Little concern about India’s missing girls

Prenatal sex determination is rampant in all states in India and is going unchecked despite an Act.


Sonal Matharu | October 12, 2010

The National Human Rights Commission (NHRC) organised here on Tuesday a one-day conference on prenatal sex selection leading to  declining sex ratio in India.

In India, sex ratio at birth, that is, number of girls per 1,000 boys at birth, is 904. (sample registration survey 2006-08). Child sex ratio, that is, girls per 1,000 boys in the age group of zero to six years, is 927 (census 2001) and population sex ratio, that is, females per 1000 males in general population, is 933 (census 2001).

Members of the civil society, researchers and doctors, who participated in the conference, agreed that easily available sex selection techniques, absence of regulations and weak law makes determining the sex of the foetus a common practice in almost all states across the country.

NHRC chairperson Justice K.G. Balakrishnan said, “We live in a male chauvinistic society. That’s why we look down upon women and do not treat them properly. These problems cannot be eliminated from the society but mindset of the people can be changed.”

He added that many times a pregnant woman has so much pressure from the family that even if she doesn’t want to know the sex of the child and abort it if female, she doesn’t have much power to act.

The trend of pre-determining the sex of the foetus is more common among non-poor families which have the resources to get the tests done. It is very common in Punjab, Haryana, Himachal Pradesh, Delhi, Rajasthan and Gujarat and is now moving to Bihar, Orissa, Madhya Pradesh, Uttar Pradesh where governance is poor, said Subhash Mendhapurkar, director of a Himachal Pradesh-based NGO, Sutra.

Estimates of missing girls in 2001-07 (SRS data) highlights that 1,95,899 female births did not occur each year in Uttar Pradesh due to prenatal sex selection. Next is Bihar with 76,160 missing girls followed by Rajasthan with 71,931.

This practice has serious consequences for surviving women. It would lead to increased violence against women, rape, abduction, trafficking and a resurgence of practices such as polyandry and exchange marriages. In some parts of the country women are being purchases as brides for poorer regions or from lower castes and forced to become ‘wife’ not only to her husband, but also to her brothers, making commodification of women a real threat, says a note by NHRC.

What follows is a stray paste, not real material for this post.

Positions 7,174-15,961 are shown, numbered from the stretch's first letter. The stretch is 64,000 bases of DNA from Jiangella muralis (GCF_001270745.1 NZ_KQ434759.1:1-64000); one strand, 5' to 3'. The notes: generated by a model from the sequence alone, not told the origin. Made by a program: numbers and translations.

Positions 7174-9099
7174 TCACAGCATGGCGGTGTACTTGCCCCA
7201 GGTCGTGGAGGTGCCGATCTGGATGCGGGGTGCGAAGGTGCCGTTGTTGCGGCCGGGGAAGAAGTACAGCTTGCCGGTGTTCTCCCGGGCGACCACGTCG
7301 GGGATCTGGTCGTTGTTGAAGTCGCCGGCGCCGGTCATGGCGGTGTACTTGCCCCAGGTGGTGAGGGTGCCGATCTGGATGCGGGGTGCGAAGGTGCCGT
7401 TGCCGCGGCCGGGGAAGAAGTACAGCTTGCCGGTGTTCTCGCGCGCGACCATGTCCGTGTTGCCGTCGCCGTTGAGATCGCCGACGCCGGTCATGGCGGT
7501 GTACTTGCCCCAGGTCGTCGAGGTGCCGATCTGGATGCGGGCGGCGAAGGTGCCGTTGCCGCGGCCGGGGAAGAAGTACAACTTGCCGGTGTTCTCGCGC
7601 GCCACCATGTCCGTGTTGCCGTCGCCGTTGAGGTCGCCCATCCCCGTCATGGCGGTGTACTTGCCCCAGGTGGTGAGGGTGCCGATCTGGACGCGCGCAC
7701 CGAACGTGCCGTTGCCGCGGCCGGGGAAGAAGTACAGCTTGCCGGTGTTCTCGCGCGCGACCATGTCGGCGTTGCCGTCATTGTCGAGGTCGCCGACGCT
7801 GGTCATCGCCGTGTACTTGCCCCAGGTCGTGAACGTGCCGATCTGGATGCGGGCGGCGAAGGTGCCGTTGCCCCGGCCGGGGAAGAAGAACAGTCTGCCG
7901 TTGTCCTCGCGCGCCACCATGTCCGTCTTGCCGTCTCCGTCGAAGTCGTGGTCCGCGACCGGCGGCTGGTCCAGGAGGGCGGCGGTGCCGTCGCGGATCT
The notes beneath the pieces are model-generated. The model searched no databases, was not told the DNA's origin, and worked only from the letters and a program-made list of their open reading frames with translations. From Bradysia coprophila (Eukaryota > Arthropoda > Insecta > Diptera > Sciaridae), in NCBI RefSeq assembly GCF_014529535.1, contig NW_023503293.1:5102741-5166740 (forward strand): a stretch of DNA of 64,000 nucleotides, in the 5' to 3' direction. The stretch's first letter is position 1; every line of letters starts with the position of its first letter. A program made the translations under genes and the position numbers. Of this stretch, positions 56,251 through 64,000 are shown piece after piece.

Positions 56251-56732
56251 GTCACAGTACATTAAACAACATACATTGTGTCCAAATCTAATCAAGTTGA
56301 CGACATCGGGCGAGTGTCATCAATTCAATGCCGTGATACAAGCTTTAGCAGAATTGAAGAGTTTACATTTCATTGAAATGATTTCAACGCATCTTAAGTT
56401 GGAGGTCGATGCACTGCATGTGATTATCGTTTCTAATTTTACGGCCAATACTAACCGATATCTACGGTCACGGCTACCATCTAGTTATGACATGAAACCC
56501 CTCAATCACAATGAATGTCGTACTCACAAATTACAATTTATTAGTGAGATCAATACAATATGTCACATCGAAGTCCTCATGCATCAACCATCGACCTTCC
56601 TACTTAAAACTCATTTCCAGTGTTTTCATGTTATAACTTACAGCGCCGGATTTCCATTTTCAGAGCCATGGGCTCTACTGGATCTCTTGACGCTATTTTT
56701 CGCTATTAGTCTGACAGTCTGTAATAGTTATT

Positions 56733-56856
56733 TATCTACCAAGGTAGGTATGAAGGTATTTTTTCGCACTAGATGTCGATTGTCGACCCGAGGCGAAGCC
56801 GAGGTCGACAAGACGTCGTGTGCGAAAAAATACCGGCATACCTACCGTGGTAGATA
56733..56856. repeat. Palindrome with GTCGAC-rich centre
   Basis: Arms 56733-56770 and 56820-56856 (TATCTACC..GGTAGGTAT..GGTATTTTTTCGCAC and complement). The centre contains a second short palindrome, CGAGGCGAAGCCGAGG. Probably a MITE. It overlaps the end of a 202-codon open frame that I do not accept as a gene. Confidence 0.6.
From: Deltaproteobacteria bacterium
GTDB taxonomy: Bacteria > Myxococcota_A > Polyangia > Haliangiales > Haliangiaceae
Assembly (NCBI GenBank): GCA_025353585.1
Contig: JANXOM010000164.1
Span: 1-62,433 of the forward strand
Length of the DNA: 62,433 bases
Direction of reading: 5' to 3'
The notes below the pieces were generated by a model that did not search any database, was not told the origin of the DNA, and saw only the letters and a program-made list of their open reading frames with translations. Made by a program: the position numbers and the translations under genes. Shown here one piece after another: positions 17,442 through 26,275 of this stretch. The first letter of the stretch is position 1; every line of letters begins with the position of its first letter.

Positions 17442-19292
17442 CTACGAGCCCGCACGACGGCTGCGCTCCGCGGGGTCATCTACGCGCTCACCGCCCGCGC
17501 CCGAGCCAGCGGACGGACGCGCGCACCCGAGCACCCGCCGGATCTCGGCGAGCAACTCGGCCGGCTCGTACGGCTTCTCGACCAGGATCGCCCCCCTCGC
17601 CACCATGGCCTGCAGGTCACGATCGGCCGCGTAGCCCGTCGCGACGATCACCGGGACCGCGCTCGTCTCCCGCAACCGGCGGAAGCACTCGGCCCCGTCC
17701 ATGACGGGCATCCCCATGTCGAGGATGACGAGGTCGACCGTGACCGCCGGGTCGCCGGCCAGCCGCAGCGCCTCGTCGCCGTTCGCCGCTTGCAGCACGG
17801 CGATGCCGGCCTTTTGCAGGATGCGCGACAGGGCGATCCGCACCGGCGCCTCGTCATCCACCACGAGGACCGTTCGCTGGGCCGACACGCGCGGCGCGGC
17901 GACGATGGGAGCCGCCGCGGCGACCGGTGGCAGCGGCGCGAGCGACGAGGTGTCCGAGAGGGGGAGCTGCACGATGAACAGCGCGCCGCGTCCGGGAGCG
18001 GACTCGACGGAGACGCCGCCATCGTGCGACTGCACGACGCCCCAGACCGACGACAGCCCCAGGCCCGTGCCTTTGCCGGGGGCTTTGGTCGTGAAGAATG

National Commission for Women’s chairperson Dr. Girija Vyas said, “There is no third party intervention and no police intervention to check what the clinics and nursing homes are doing. There is no accountability. Birth of a girl child is seen as a stigma.”

The Pre-conception and Pre-natal Diagnostic Techniques (prohibition of sex selection) Act (PCPNDT Act), 1994, to regulate sex selection before and after conception has failed to prevent misuse of technologies such as ultrasound that enable testing the sex of the foetus for non-medical reasons. There are very few convictions under this Act and its execution is poor. 

There is a need to revise the Act with the change in technology, said Vyas. “The devices to determine the sex of the foetus are now small enough to be carried in a purse. Even blood tests can tell the sex of the foetus,” she added.

United Nations population Fund (UNFPA) representative Ena Singh said, “Access to technology is not regulated. Demographers say that if sex ratio in India is 904, that means 2,000 girls are missing in a day. In a year, that figure is seven lakh.”

As per global trends, normal sex ratio should be 950 girls per 1000 boys. However, in states like Punjab, Haryana, Delhi and Gujarat, this ratio has declined to less than 900 girls per 1,000 boys.

The conference titled, ‘Prenatal Sex Selection in India: Issues, Concerns and Actions’, was organised by NHRC and UNFPA. They also released a joint report on the same at the occasion.



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